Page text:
AIST is encouraged by the support of APRA, ODD providers, the FSC and the growing number of investment managers. This will ensure the industry moves quickly to establish a common methodology which enables RSEs to meet their fiduciary obligations as well as the expectations of APRA.

AIST member funds are encouraged to support the initiative and request each of their investment managers to provide an ODD report, ideally when the fund’s Investment Committee reviews each investment manager’s appointment.

For further information please contact David Haynes at AIST at

APRA highlights accelerating cyber security risk

Ahead of the release of its new prudential standard on cyber security, APRA has warned that Australia is one of the top global targets for cyber criminals.

APRA’s latest insight publication notes that while no APRA-regulated entity has yet suffered significant losses due to an information security incident, the growing scale and sophistication of cyber criminals meant a material breach was “probably inevitable”.

Speaking earlier this year, APRA Executive Board Member Geoff Summerhayes warned that it was now possible envisage a scenario where a regulated entity was so badly damaged by a cyber-attack that it was forced out of business. While noting APRA deemed such an outcome to be unlikely, it was no longer beyond the realms of possibility, he said.

APRA’s current guidance on managing information security was issued in 2010 through Prudential Practice Guide CPG 234 Management of security risk in information and information technology. However, developments in the way technology is used by financial institutions, including the increasing use of third party service providers, and the continuing threat from cyber-crime has escalated to the extent that a binding prudential standard is now warranted.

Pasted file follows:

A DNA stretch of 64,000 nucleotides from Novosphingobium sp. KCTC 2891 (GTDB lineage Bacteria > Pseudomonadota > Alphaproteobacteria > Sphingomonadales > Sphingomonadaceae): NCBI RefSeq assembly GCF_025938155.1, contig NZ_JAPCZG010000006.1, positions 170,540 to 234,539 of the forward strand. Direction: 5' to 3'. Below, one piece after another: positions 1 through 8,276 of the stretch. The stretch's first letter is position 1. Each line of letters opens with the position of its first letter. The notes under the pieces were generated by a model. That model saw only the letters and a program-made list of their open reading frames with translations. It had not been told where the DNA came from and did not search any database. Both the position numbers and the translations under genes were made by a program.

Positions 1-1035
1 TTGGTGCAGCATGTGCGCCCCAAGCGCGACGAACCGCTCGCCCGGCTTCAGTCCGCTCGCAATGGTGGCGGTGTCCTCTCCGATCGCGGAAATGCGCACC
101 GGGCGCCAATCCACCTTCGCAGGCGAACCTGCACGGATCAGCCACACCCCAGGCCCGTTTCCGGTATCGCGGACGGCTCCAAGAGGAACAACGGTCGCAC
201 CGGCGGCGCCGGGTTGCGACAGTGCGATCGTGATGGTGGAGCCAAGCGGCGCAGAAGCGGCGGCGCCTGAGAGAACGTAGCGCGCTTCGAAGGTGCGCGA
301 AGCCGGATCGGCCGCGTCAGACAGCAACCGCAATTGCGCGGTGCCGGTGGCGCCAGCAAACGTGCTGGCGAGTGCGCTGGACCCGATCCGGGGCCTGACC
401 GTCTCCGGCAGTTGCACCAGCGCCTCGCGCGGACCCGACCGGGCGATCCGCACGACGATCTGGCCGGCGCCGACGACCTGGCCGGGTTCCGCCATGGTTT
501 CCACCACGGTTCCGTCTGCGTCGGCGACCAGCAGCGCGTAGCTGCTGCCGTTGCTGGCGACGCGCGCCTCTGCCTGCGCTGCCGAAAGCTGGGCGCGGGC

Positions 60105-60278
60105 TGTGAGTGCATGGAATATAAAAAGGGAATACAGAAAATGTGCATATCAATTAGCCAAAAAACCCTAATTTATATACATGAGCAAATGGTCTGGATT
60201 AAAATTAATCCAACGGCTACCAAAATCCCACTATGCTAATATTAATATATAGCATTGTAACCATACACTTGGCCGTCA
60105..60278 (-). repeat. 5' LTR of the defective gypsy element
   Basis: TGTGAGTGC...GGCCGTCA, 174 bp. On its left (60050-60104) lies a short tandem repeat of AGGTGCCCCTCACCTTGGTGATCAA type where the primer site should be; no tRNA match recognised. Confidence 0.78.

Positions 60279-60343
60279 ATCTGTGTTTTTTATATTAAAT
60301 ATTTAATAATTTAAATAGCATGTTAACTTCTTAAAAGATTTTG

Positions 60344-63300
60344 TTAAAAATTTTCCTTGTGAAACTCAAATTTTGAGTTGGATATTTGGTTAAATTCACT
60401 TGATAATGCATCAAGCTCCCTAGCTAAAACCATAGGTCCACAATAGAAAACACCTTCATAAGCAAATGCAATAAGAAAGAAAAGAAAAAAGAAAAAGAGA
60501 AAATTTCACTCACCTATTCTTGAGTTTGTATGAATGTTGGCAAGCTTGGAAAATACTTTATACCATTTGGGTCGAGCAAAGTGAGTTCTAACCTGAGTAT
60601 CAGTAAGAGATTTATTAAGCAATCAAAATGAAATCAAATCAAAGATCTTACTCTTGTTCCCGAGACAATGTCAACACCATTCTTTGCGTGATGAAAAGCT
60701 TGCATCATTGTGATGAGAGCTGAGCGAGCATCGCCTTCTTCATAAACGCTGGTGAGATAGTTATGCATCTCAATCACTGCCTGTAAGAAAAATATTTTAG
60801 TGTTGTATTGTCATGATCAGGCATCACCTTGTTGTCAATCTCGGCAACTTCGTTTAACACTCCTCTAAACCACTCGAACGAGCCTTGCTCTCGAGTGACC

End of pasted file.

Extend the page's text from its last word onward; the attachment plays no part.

The proposed new standard, CPS 234, expected to be finalised later this year with a view to implementation from 1 July 2019.

APRA adjusts prudential standards on auditing responsibilities

APRA has announced minor changes for Prudential Standard SPS 310 audit and related matters.

The amendments – which also impact on the Prudential Practice Guide SPG 310 - now require RSE licensees to submit the audit report to APRA within three months after the end of the period after the year of income to which the report relates.

The amendments seek to provide limited assurance addressing the RSE licensee’s compliance with its operational risk financial requirement (ORFR) strategy.

Changes announced for SMSF sector

The Government has announced it will increase the maximum number of members in a self-managed fund from four to six and that SuperStream will be extended to include SMSF rollovers.

Addressing the SMSF Expo in Melbourne last week, Minister for Financial Services, Kelly O’Dwyer hinted at further ‘positive announcements’ to be included in the budget, while also reiterating that the Government had no intention of making any further changes to the taxation of super.

Improving workplace gender equality would add billions to Australia’s GDP

Greater gender equality in the workplace could boost Australia’s GDP by $225 billion by 2025, according to a report released by global consulting firm, McKinsey.

The report - ‘The power of parity: Advancing women’s equality in Asia Pacific’  -  notes areas in the economy where women are worse off including lower pay rates for work of comparable value; smaller superannuation payouts; strong disincentives for professional women to increase their working days; and continued low representation on company boards and in senior executive positions.